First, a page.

Influence of grain topography on near infrared hyperspectral images
Article in Press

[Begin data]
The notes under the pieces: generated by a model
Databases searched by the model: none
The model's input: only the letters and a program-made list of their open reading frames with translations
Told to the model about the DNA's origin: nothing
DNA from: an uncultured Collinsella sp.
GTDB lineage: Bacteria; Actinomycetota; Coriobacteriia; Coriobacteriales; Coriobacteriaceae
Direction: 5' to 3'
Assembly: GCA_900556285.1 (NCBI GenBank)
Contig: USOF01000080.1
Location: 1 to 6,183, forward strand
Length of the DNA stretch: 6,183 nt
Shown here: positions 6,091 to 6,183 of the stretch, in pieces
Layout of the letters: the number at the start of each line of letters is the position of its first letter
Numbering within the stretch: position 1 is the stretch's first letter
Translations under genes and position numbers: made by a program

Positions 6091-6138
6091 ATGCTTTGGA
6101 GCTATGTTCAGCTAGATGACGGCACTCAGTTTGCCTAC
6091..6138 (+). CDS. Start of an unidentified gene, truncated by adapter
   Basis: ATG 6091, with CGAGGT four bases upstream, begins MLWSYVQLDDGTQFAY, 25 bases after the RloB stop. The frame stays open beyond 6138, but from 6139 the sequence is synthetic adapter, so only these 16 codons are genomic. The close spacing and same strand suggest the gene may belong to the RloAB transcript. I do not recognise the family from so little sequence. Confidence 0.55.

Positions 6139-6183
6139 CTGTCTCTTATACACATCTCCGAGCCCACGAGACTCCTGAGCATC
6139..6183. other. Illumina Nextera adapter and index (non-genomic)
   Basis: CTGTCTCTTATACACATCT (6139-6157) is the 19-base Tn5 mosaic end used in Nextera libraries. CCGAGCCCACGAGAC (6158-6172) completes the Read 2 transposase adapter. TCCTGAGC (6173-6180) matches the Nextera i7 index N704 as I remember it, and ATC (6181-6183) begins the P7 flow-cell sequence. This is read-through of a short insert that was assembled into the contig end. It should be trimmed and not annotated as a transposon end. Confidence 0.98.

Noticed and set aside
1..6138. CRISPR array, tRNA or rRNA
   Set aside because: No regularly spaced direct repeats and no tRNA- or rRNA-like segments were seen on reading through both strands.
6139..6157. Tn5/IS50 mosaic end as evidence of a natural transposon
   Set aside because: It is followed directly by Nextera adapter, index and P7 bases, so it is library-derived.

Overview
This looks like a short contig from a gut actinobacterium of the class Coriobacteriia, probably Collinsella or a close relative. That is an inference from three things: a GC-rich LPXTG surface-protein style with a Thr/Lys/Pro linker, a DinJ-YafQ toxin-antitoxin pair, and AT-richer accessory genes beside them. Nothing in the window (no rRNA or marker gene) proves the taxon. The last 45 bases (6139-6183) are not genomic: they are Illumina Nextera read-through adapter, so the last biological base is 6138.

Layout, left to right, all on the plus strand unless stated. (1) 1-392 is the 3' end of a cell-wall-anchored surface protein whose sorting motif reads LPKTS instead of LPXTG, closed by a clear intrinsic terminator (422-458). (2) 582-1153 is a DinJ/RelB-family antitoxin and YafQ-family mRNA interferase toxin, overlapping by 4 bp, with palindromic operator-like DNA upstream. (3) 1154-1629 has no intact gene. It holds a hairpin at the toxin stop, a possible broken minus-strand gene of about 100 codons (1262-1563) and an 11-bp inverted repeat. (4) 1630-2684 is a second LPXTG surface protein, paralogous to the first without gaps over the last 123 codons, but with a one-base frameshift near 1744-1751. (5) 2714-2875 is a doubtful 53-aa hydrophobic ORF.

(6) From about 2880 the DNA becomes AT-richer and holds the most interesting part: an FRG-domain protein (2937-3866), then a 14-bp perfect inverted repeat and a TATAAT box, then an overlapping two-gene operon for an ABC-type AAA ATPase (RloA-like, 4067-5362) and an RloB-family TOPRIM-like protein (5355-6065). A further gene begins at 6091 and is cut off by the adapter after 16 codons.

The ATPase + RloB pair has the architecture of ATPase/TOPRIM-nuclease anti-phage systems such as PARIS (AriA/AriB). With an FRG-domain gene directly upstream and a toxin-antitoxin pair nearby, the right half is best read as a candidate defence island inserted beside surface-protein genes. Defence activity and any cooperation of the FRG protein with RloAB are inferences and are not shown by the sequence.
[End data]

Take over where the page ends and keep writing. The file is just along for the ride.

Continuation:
Near infrared hyperspectral imaging (NIR-HSI) allows spatially resolved spectral information to be collected without sample destruction. Although NIR-HSI is suitable for a broad range of samples, sizes and shapes, topography of a sample affects the quality of near infrared (NIR) measurements. Single whole kernels of three cereals (barley, wheat and sorghum), with varying topographic complexity, were examined using NIR-HSI. The influence of topography (sample shape and texture) on spectral variation was examined using principal component analysis (PCA) and classification gradients. The greatest source of variation for all three grain types, despite spectral preprocessing with standard normal variate (SNV) transformation, was kernel curvature. Only 1.29% (PC5), 0.59% (PC6) and 1.36% (PC5) of the spectral variation within the respective barley, wheat and sorghum image datasets was explained within the principal component (PC) associated with the chemical change of interest (loss of kernel viability). The prior PCs explained an accumulated total of 91.18%, 89.43% and 84.39% of spectral variance, and all were influenced by kernel topography. Variation in sample shape and texture relative to the chemical change of interest is an important consideration prior to the analysis of NIR-HSI data for non-flat objects. © 2011 Elsevier B.V. All rights reserved.